Vatican II was a major event in the life of the Catholic Church. It took place at a time of rapid social and economic change. Former colonies were gaining independence. New technologies promised material progress but also held dangers. It was a time of tension between communism and the West. Gaudium et Spes, Vatican II’s Pastoral Constitution on the Church in the Modern World, appeared in 1965. Its presentation of the role of the Church in the world marked a major development in the understanding of the place of work for justice in the mission of the Church.
The opening paragraph of Gaudium et Spes is one of the most often quoted passages from a Catholic Social Teaching document:
“The joys and hopes, griefs and anxieties of the people of this age, especially those who are poor or in any way afflicted, these too are the joys and hopes, griefs and anxieties of the followers of Christ for theirs is a community composed of men [sic] and nothing human can fail to raise an echo in their hearts …” (GS, n 1)
The document sketches some of the main social and cultural transformations of the time, including:
– unprecedented wealth and continuing hunger and illiteracy
– a vivid sense of unity and interdependence along with continuing political, social, economic, racial and ideological conflict leading to the peril of war
– advances in science and technology
– and a neglect of the spirit (n 4-5).
Turning to the role of the Church, it stressed that the mission of the Church is to act as a leaven transforming the world. Rather than seeing spiritual matters as separate from the world, the Church should engage in building a more human world that embodies the values of the Gospel. It highlighted the:
– Christian duty to work for peace and the avoidance of war (n 77 -82)
– need for international efforts for social and economic development in poor countries (n 65 – 66, 85 – 90)
– duty of richer countries to assist the development of poorer countries (n 9)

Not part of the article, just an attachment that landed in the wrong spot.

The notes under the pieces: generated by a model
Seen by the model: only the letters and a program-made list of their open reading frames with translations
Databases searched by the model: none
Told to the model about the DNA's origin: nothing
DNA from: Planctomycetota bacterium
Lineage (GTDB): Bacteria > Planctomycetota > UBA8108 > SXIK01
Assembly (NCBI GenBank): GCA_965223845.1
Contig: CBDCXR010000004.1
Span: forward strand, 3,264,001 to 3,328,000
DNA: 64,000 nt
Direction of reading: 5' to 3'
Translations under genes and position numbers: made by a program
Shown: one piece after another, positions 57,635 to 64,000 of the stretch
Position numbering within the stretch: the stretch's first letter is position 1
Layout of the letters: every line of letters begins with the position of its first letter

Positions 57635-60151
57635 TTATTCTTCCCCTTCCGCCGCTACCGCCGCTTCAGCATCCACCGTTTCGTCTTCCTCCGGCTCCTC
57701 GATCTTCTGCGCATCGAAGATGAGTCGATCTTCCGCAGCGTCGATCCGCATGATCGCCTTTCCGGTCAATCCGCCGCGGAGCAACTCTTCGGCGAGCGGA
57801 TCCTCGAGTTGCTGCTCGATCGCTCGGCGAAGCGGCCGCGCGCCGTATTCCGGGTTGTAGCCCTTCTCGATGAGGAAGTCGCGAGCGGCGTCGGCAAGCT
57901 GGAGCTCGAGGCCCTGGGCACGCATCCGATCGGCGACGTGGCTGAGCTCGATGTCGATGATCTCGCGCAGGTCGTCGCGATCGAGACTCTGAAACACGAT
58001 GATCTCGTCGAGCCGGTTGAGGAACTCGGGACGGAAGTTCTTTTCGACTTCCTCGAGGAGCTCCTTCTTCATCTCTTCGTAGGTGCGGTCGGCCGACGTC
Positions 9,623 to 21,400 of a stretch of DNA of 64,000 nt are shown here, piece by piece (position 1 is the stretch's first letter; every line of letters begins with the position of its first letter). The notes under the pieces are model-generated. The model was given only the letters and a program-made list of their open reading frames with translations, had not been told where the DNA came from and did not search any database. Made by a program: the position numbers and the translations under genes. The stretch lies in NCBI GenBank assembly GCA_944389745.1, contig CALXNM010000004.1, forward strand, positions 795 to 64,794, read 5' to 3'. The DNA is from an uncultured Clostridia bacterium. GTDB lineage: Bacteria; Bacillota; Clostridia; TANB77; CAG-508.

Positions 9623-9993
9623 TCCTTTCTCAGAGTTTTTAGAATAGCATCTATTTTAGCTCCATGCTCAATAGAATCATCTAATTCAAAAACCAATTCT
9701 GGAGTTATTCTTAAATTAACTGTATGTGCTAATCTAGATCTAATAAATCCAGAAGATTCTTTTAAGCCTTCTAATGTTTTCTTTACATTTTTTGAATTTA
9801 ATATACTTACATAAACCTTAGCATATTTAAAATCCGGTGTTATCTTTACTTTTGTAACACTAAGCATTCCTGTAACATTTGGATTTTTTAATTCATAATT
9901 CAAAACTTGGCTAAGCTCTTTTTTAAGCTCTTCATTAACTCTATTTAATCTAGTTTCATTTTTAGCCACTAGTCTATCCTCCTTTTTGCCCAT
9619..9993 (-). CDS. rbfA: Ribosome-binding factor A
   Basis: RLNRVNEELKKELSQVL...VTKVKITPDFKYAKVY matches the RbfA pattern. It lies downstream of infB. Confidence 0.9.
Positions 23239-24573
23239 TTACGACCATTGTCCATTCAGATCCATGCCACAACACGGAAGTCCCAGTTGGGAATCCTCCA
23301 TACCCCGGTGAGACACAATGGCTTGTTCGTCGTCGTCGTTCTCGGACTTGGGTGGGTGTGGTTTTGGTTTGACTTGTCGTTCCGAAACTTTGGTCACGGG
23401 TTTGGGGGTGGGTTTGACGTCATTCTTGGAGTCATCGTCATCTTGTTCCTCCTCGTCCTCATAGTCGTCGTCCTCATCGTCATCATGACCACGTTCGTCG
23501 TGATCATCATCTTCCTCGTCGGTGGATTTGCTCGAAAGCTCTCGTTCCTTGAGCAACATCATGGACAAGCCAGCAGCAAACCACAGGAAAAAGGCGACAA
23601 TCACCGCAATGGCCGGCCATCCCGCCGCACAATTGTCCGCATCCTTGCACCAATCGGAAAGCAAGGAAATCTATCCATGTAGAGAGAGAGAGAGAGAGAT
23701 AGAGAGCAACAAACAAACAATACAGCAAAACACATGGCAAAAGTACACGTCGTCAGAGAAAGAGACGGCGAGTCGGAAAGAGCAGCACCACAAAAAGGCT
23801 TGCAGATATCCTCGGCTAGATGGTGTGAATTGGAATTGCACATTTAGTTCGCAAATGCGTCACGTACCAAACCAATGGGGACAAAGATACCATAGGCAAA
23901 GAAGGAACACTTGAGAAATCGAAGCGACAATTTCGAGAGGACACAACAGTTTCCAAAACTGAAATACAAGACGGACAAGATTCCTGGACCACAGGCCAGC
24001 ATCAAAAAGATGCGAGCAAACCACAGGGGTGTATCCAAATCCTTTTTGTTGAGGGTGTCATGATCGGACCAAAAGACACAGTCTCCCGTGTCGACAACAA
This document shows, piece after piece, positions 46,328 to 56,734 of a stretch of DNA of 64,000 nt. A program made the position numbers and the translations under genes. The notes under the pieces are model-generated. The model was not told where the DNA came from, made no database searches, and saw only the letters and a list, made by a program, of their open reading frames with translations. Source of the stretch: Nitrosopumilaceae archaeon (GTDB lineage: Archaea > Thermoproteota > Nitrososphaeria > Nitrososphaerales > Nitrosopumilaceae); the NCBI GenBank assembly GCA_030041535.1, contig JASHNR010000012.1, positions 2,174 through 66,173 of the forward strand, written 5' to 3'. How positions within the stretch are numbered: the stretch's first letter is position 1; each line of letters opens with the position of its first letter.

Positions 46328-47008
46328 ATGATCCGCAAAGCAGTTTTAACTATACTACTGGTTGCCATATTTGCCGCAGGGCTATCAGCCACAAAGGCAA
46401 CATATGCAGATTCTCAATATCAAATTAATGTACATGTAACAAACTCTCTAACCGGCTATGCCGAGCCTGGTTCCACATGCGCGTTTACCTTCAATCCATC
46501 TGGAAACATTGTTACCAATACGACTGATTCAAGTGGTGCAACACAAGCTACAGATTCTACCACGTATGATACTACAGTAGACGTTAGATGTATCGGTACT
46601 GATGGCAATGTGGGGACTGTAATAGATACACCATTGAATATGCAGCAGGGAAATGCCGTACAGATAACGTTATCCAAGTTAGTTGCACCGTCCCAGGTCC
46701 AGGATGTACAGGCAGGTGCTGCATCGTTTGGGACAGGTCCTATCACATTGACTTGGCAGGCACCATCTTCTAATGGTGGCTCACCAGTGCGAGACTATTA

– Church’s support for human rights (n 41)
– need for a more equitable distribution of wealth within and between countries (n 66, 69).
The teachings of Vatican II mark a shift in theological and ethical methodology compared with the early modern teachings. The notion that social issues belong to the natural world and are distinct from the supernatural is abandoned. Grace, faith, the Gospel, Jesus and the Spirit are now seen as influencing life in this world. The ethical methodology shifts towards historical consciousness. For example, detailed consideration of issues concerning marriage and the family, the proper development of culture, socioeconomic life, and the political community begin, rather than ending, by examining the signs of the times, whether positive or negative.
Contribution to Catholic Social Teaching
Gaudium et Spes carries a lot of formal authority. In fact, as a teaching of the Pope in Council, it is the most formally authoritative Catholic Social Teaching document to date. Its major contribution is a new understanding of the nature and role of the Church in the modern world that rejects a split between faith and daily life. It makes social justice a key criterion for Christian living and affirms the theological method of reading the signs of the times.